After Auschwitz

Each year more than 1.5 million people travel to Auschwitz to visit the former Nazi concentration and extermination camp. For future generations more than one hundred thousand historical objects have to be preserved carefully piece by piece. Meditatively watching the conservation work reveals the ephemeral nature of the objects and offers an opportunity to reflect on the content and the future of the cultural memory after Auschwitz.

Jury Award Winner: How to Change the World

Jerry AwardBeautifully crafted from a wealth of never-before-seen archival footage, How to Change the World chronicles the adventures of an eclectic group of young pioneers – Canadian hippie journalists, photographers, musicians, scientists, and American draft dodgers – who set out to stop atomic bomb tests in Amchitka, Alaska, and ended up creating Greenpeace. With cameras in hand and a belief in the power of images to change the world, the group transcended the personality clashes of its members to undertake some of the bravest and most significant environmental protests in history.

Plays with Jury Award Short Doc Winner Los Olvidados

 

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Almost Friends

A school program aims at fostering friendships between Israeli Jewish and Arab youngsters. Only 50 miles separates the two schools, but a vast national, cultural and ideological abyss also separates the students. Two young girls meet and experience a chemistry that seems to bridge the gap.  This film is a deft and succinct presentation of the basis of continuing conflict among Jews and Arabs on a small scale and personal level, but with politics as the subtext.

Preceded by A Composer

Almost There

A coming-of-old-age story about Peter Anton, living in isolated and dangerously squalid conditions, whose world changes when two filmmakers discover his art. Filmed over eight years, it’s a wild ride as one twist after another unfolds against a background of eye-popping art. This film is about outsider art, the elderly, mental illness, ethics in documentary filmmaking, the selfless spirit of caring people, the importance of regular home maintenance, the role pets play in people’s lives — and a few other things.

Screens with This is Not the End

Audience Award Winner: David & Me 7:00

When David McCallum, a 16 year old from Brooklyn, was tried and convicted for kidnapping, robbery and murder, filmmaker Ray Klonsky wasn’t even born. But when he heard David’s story and found the evidence leading to his 25-years-to-life sentence was questionable, Ray vowed to find the evidence that would vindicate him. David & Me is an emotional story about friendship, perseverance and an unwavering belief in justice.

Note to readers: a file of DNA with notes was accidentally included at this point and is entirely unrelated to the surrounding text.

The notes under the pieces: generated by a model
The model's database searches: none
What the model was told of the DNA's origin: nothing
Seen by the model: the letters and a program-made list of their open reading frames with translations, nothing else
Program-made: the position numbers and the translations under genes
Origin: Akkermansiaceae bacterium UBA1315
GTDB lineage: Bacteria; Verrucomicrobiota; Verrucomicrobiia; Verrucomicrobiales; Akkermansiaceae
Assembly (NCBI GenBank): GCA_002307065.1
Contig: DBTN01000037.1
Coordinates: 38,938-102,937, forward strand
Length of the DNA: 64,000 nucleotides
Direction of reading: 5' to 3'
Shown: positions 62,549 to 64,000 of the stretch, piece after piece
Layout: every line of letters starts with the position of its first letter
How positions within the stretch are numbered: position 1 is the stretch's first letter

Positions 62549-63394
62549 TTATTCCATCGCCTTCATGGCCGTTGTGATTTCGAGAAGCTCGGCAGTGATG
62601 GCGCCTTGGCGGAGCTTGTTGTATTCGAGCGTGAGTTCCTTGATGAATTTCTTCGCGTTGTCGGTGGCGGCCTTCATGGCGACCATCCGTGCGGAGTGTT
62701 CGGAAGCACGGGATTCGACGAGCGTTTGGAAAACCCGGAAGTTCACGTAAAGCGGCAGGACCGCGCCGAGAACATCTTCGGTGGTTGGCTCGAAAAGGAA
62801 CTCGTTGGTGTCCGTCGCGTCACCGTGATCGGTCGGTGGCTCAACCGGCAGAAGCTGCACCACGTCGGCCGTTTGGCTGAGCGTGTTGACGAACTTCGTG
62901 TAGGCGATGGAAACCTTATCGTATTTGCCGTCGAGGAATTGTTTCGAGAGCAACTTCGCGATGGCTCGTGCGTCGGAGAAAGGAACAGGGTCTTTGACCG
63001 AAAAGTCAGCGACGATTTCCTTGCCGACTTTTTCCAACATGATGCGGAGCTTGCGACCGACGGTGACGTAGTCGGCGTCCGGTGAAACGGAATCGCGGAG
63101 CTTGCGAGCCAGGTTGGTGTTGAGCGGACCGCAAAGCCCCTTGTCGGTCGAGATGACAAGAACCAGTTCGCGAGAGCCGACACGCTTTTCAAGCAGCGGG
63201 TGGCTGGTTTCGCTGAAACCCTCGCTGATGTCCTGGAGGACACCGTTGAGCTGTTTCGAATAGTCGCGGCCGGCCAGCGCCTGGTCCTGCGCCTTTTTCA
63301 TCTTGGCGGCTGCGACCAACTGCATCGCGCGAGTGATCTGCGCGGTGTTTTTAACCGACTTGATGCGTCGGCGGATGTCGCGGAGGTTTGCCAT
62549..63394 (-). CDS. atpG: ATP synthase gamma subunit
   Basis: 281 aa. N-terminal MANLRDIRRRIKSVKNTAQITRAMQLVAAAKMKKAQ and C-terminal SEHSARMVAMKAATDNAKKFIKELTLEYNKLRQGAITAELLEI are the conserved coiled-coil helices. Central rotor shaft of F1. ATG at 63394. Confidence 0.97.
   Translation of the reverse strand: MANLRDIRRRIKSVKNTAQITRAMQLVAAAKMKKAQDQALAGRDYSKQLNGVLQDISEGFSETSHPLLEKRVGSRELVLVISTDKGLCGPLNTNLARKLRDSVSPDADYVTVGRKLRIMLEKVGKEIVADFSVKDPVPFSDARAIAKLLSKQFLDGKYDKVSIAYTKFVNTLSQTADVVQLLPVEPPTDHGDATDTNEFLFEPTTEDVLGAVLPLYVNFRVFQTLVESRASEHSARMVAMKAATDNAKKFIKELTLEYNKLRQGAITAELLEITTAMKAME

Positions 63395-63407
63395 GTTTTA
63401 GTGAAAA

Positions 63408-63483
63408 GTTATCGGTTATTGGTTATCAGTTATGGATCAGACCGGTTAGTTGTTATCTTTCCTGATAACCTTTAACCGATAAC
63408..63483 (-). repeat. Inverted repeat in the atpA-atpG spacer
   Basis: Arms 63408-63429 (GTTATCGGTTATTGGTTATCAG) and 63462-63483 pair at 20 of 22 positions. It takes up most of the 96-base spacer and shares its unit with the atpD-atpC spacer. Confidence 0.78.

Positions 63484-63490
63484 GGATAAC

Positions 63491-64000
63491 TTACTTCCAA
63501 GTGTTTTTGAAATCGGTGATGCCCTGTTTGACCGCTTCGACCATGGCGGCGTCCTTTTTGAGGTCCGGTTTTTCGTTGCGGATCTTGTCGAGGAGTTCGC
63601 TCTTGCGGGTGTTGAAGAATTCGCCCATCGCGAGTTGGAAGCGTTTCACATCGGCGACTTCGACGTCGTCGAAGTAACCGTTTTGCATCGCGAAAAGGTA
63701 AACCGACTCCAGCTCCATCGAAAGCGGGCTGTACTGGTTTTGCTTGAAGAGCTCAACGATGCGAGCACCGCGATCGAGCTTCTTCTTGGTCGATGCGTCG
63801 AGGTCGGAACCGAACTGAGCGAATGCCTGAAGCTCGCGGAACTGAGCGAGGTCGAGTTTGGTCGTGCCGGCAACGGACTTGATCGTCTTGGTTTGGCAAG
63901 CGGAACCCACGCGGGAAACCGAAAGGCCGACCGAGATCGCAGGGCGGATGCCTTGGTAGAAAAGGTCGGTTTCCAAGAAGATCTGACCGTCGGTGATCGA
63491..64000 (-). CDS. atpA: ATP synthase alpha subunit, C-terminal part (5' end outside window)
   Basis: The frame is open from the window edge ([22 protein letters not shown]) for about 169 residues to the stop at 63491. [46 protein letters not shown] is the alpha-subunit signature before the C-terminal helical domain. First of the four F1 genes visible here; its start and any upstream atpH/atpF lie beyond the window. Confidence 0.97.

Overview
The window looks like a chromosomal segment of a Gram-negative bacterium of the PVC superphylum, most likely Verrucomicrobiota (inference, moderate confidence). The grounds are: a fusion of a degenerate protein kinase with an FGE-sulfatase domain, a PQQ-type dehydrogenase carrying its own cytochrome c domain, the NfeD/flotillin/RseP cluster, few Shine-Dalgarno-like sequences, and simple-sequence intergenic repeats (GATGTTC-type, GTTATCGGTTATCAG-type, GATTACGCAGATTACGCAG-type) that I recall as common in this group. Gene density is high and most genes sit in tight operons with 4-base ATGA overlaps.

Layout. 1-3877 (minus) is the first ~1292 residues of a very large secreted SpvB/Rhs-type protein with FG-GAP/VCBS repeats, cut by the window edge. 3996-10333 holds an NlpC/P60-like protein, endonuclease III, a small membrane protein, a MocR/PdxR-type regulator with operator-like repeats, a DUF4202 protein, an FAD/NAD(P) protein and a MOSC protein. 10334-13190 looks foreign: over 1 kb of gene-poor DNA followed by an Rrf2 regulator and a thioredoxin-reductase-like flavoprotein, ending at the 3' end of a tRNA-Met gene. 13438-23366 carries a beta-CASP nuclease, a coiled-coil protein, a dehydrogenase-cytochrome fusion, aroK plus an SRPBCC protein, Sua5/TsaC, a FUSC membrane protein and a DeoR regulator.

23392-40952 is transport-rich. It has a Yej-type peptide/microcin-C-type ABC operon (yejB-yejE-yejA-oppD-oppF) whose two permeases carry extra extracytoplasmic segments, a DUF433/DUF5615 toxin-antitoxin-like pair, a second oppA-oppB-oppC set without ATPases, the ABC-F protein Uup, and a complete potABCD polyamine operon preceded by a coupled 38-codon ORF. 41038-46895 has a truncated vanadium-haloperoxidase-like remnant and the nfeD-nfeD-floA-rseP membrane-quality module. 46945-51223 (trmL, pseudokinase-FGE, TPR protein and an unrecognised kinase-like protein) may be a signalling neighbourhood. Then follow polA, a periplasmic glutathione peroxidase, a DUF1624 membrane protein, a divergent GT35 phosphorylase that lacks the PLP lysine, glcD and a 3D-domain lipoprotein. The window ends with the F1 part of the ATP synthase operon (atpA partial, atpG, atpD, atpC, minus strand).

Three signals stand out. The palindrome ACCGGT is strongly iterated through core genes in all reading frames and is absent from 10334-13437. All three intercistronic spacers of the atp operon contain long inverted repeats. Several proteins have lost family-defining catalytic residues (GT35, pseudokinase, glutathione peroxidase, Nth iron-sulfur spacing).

Preceded by On Beauty

Solitary Plains

A lonely boy in the middle of a cruel North Dakota winter muses about the oil boom that has drawn his father and thousands of others to America’s Northern Plains in search of work. Solitary Plains is a stand-alone vignette from the Oscar nominated short White Earth, and is a return to SDFF for director Jensen.

Plays with Old South

Old South

In a black neighborhood, in Athens, GA, a very white, very Confederate flag flying fraternity moves in. What happens next may surprise you, but maybe it shouldn’t. Since the post-racial glow of the Obama election, and now in the aftermath of Ferguson, everyone’s talking about race. Sending a powerful message about community and hope, one block in Athens affords us a window into the underlying dynamics of race relations in the changing American South, and how to take crucial steps forward.



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Gignéville

Gigneville

Gignéville is the sweet story of star-crossed love found after the end of the Second World War when a million German soldiers worked as prisoners of war in France. Relationships between German soldiers and French women were persecuted, but the filmmaker’s grandfather fell in love with a French girl during his work as a prisoner. Over sixty years later he talks about the events for the first time.

A Hole in the Sky

Young Alifa looks up at the Somali sky. She thinks about her daily life as a shepherdess and knows that the day that will change her life forever is about to come.

Screens as part of Shorts Program 3

Tracing Roots

Tracing Roots is a heartfelt glimpse into the world of Haida elder and master weaver Delores Churchill. The film is a portrait infused with her passion and curiosity. It is also a mystery.  follows Delores on her journey to uncover the origins of a spruce root hat found in a retreating glacier in the Northern Canada. Her search to understand the roots of the woven hat crosses cultures and borders, and involves artists, scholars and scientists. The documentary raises questions about understanding and interpreting ownership, knowledge and connection.

Screens as part of Shorts Program 2

Jury Award Winner: Los Olvidados

Mexican American Artist Ramiro Gomez attempts to capture the Mexican immigrant experience by locating his artwork in authentic environments along the border. He relates both his own personal stories and those of the immigrants as he creates and places his art. This film follows the artist as he uses his work to document those stories.